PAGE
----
I was lucky, I didn´t have to move to Germany or Austria. I was taken there. But if Karl Böhm hadn´t liked me and hadn´t taken me to the Staatsoper in Vienna? Not sure if I had done what I told myself at the time: If I´m not better one year from now, better in range, better in languages, better in nuance… then I´ll teach. I have music education degrees because I studied in order to teach.

Sherrill 2
Well, it seems like you did get better… but here you are, 55 years later, and you are teaching anyway.

Sure. As I tell my students: I just took out 40 years, 42 years actually, to sing around the world, and now I am doing what I trained to do: teach! And I love teaching.

You are a singer, conductor, teacher, but you are also an actor. One of your most famous scenes is when you sing Scarpia and are stabbed by Tosca. Falling over backward in a chair looks so realistic that the audience thinks you are hurt….

I worked out that staging in a new production in Munich and kept it for Berlin, Paris, the Met, and other theaters where the chair allowed it. It had to be the right kind of big chair, with a thick back that protects the fall. The trick is to push back with your legs like you’re getting away from Tosca, and that’s what pushes the chair over. The big challenge was to not make it look like a trick, but like it was really happening. If you’re going to do some physical activity on stage, it has to look like it’s really happening.

How many times did you “die” that way? You must have performed Tosca quite a few times.

Sure. I couldn´t give you a number, but I probably did around 150. Not every theater in the world has the right chair, but probably about half the time I made it work. The problem with it: it must not look like a trick, like an athletic peak of some sort. It has to look like it was an accident, and that´s much harder to do.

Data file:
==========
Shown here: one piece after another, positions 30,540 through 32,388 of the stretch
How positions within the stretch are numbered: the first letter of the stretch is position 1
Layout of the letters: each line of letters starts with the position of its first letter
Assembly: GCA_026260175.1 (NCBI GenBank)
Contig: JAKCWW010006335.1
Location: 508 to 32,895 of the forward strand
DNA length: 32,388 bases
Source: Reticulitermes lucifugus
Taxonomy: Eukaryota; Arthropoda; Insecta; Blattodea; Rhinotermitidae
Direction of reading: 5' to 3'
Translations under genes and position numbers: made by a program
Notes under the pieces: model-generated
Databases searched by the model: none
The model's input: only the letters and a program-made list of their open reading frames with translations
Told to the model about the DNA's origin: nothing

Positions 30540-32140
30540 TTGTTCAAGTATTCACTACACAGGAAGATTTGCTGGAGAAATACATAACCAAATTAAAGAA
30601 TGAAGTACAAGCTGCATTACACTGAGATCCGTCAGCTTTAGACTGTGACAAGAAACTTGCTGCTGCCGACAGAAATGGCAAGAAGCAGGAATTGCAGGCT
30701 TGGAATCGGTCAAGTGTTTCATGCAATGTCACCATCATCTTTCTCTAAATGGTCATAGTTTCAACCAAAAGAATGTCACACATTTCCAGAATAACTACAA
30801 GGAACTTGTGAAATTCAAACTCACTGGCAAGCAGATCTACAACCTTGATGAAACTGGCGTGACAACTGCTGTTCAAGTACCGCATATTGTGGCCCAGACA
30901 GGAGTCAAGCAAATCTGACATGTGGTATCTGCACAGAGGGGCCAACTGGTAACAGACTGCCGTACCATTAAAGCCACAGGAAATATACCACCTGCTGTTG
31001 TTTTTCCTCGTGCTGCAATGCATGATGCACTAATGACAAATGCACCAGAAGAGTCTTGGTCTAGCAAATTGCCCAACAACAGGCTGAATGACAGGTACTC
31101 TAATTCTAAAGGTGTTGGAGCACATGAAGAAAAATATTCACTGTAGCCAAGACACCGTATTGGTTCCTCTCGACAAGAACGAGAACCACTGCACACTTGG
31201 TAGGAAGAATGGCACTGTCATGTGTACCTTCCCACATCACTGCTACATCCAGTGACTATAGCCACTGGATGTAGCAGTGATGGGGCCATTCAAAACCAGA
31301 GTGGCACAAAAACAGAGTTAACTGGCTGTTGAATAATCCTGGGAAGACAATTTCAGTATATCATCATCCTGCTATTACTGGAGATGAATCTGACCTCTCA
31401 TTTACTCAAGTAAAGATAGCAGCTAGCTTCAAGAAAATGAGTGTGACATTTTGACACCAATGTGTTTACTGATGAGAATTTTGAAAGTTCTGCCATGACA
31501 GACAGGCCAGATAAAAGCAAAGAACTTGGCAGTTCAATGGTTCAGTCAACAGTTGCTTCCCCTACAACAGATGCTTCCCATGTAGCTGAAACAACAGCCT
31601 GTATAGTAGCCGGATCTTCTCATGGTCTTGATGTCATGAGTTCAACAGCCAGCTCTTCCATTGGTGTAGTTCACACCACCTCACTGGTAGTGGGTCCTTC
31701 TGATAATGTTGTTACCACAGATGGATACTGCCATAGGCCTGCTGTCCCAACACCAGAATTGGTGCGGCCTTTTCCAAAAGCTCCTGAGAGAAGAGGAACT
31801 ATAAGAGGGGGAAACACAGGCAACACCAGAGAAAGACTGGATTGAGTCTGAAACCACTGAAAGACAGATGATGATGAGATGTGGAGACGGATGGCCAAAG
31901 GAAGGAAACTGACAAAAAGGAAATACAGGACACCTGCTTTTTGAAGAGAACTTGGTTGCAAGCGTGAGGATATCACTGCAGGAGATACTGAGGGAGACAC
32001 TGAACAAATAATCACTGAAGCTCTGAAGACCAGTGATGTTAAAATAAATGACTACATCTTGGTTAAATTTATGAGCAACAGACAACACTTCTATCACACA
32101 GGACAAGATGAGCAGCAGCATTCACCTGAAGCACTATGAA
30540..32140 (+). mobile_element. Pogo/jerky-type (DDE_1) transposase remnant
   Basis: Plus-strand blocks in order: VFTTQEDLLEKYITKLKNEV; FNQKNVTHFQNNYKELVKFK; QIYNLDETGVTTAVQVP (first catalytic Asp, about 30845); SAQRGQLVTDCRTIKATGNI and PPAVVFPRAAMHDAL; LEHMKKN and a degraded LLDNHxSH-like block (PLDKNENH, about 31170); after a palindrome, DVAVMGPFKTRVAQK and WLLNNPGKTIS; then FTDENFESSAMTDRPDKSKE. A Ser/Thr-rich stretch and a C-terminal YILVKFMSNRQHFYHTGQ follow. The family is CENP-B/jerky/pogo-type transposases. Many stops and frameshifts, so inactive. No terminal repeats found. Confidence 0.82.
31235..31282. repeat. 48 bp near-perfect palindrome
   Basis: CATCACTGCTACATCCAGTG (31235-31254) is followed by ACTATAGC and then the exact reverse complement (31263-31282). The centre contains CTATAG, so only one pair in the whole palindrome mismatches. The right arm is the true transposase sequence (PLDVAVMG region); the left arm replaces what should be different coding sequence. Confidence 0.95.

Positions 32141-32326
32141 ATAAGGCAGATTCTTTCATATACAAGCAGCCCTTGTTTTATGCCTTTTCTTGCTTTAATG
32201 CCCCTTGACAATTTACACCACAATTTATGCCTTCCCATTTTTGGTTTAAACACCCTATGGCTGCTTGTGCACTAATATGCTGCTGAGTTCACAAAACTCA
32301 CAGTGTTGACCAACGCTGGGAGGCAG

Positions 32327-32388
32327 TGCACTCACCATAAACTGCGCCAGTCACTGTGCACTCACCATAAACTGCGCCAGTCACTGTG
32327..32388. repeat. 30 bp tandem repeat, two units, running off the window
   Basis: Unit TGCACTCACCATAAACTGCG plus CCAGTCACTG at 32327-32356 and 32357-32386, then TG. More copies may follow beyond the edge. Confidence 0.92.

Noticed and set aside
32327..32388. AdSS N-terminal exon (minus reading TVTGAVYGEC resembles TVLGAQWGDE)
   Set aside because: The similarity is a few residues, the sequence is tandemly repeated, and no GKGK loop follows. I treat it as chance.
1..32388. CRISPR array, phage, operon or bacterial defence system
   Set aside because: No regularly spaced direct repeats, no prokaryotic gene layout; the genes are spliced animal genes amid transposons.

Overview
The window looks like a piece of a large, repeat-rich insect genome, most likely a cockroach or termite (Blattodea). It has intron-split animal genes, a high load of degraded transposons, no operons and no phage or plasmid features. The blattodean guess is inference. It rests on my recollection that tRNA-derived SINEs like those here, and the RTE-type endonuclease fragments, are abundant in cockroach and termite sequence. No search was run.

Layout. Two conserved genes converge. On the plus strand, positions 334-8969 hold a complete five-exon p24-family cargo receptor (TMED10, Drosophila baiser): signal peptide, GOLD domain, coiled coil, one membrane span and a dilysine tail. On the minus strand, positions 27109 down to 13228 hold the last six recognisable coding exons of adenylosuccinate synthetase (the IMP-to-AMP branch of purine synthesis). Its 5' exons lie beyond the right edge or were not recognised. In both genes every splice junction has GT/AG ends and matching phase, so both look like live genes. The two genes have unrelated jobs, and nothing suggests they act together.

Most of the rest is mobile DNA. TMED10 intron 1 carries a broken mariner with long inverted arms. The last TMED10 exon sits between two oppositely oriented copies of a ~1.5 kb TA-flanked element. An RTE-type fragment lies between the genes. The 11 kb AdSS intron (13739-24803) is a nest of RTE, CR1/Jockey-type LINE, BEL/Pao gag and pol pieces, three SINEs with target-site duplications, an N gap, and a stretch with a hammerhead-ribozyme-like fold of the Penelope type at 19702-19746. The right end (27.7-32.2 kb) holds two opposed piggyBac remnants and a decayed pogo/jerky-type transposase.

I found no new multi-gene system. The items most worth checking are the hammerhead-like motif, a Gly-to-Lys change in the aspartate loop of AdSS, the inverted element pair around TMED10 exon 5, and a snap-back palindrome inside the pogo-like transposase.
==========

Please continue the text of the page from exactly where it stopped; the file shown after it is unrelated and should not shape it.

I would check the chair and I would try it. Falling backwards in a chair with a big back, you have to tuck your head and know that there are certain mechanical things so you don't get really hurt.  Sometimes you get a bit banged up, but if you're willing to take a little discomfort or pain, it can be very effective.

You always tell your students to think about a reason for what they are doing on the stage.

When a singer tells me they’re coming on stage because they have to sing for four bars, that’s the musical reason. The character doesn’t know that they have to sing four bars. You, the singer, have to find reasons for things. You’re entering for a reason. That makes a huge difference. Or, often, somebody sings something and they politely turn, because they know the soprano sings next, and they wait for the soprano. I tell them, ‘You don’t know she’s going to say something. For all you know, the scene is over, and the sound of her voice stops you. The character does not know who’s next.

Milnes/ Riem

Thank you so much for this conversation. Just a very short last question: does the Milnes Mocha Chocolate Chip ice cream still exist?

Well, yes! Leopold´s ice cream here in Savannah is an old favourite. Leopold is Greek. My wife is Greek too, so when they´re together they speak Greek. I know only 12 words or so, but he´s been wonderful and has named various flavours after us in his shop.


Photo: Sherrill Milnes with Florian Riem at the 2023 Ningbo Intl. Vocal Competition